State Laws and Legislation

New Jersey Adoption Law

Permits single LGBT individuals to petition to adopt? Yes.
New Jersey law permits any adult to petition to adopt. (N.J. STAT. ANN. § 9:3-43) DYFS is also specifically required to allow any adult to petition to adopt, regardless of sexual orientation (N.J. ADMIN. CODE 10:121C-2.6)

Permits a same-sex couple to jointly petition to adopt? Yes.
Matter of Adoption of Two Children by H.N.R., 666 A.2d 535 (N.J. Super. Ct. App. Div. 1995).

Permits a same-sex co-parent to petition to adopt partner’s child or child of the relationship? Yes.
In 1995, a New Jersey appellate court ruled that a same-sex co-parent could adopt her partner’s children. (Matter of Adoption of Two Children by H.N.R., 666 A.2d 535 (N.J. Super. Ct. App. Div. 1995).

Details: The Department of Youth and Family Services is prohibited from discriminating against prospective adoptive parents on the basis of sexual orientation. (N.J. ADMIN. CODE 10:121C-4.1). Note also a 2005 Superior Court decision regarding the application of the Artificial Insemination Statute (N.J. STAT. ANN. 9:17-44) to a same-sex couple.  The Artificial Insemination Statutes states that “f . . . a wife is inseminated artificially with semen donated by a man not her husband, the husband is treated in law as if he were the natural father of a child thereby conceived.”  The 2005 decision held that in a committed same-sex partnership, in which one partner underwent artificial insemination and the other partner showed “indicia of commitment” (in this case, the couple was married in Canada, registered as domestic partners in New York, and the child had the surname of the partner) that the Artificial Insemination Statute applied to create a presumption that the partner was the child’s parent. (In re Parentage of Robinson, 890 A.2d 1036 (N.J. Super. Ct. Ch. Div. 2005))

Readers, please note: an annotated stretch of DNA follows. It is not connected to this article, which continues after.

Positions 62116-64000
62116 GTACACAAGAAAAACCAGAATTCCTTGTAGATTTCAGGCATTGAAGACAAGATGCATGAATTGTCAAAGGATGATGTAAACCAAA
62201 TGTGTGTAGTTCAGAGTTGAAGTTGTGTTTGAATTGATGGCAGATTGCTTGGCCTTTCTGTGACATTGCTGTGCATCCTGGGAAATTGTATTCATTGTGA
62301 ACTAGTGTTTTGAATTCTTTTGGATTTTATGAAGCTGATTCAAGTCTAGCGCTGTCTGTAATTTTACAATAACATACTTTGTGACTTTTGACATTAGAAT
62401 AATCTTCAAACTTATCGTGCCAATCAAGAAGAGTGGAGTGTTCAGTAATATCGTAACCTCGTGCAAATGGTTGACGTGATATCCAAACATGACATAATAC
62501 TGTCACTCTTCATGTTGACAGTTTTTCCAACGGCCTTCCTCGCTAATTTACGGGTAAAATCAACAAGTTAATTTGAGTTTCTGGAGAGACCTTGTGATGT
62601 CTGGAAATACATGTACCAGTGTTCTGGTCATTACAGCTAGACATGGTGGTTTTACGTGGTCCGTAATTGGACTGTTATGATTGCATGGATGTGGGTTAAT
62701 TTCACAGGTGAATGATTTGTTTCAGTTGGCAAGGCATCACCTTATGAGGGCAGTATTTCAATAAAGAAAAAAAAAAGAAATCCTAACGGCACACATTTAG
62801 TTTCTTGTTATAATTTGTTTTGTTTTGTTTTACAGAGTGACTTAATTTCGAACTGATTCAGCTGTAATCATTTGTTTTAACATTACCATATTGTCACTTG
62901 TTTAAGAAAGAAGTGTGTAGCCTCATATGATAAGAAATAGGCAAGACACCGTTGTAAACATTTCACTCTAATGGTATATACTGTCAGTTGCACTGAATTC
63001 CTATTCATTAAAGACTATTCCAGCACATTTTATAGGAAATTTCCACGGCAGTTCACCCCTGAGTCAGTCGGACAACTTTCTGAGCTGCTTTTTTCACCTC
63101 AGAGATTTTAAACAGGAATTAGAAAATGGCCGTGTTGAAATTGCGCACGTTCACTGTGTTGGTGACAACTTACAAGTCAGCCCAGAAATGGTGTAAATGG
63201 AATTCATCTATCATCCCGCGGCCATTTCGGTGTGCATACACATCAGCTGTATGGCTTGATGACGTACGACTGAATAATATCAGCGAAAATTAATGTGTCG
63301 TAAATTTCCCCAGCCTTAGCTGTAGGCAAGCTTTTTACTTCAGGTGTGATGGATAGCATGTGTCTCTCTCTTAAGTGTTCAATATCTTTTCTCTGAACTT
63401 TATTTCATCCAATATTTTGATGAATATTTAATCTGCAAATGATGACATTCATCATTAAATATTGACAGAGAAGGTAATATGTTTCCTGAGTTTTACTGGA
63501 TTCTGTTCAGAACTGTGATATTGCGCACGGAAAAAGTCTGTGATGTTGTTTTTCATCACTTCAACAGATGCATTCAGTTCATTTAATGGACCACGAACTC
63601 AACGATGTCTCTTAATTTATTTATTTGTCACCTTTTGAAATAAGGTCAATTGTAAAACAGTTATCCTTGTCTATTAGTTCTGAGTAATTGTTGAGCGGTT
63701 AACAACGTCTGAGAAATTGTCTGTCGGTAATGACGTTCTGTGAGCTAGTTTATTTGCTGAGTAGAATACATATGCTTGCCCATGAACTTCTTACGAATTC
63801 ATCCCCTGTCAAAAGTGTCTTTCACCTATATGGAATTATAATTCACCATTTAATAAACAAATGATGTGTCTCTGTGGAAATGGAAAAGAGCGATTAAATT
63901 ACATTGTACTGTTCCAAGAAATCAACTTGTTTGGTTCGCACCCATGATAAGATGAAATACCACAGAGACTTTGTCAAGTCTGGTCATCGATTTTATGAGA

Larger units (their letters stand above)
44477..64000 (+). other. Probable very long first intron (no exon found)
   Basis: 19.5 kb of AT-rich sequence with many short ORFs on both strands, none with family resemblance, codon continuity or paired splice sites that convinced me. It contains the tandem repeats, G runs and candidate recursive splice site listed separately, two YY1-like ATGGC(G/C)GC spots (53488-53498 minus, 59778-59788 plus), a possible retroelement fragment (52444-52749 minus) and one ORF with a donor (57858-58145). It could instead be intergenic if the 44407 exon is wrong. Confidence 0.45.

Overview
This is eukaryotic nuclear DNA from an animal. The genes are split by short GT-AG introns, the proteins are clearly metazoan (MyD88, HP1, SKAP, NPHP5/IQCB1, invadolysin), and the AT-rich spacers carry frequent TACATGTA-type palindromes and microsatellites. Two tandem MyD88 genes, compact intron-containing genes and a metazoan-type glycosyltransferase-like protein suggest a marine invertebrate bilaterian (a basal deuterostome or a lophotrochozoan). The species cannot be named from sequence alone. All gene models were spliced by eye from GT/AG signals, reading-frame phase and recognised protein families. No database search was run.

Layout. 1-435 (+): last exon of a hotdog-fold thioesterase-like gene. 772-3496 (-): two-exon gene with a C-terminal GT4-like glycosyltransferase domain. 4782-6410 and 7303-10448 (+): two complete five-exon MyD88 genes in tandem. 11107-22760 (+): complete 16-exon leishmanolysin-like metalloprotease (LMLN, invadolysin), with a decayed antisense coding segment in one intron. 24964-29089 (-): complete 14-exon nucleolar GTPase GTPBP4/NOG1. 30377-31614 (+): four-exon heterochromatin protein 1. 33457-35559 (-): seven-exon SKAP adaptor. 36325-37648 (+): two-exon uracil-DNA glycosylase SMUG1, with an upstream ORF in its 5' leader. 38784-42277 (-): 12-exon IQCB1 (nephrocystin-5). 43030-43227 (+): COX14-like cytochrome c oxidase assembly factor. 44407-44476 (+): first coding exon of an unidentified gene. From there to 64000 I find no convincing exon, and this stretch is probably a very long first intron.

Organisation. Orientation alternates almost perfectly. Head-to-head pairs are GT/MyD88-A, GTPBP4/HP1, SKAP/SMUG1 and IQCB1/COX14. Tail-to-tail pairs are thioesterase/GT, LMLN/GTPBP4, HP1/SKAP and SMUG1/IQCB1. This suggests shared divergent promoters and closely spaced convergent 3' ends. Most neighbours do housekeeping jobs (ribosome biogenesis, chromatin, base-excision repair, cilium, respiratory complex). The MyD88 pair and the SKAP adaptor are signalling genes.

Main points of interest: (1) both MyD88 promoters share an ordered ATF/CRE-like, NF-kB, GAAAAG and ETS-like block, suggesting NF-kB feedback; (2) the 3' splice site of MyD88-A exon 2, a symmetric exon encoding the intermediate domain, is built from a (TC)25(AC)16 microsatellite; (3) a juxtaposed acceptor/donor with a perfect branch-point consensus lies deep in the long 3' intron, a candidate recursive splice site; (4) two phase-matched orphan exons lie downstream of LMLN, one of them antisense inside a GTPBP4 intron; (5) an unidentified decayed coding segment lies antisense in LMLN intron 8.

The legal information provided on this page is provided as a courtesy to the public. It is not designed to serve as legal advice. HRC does not warrant that this information is current or comprehensive.

Updated: Thu, December 10, 2009 - 12:00:33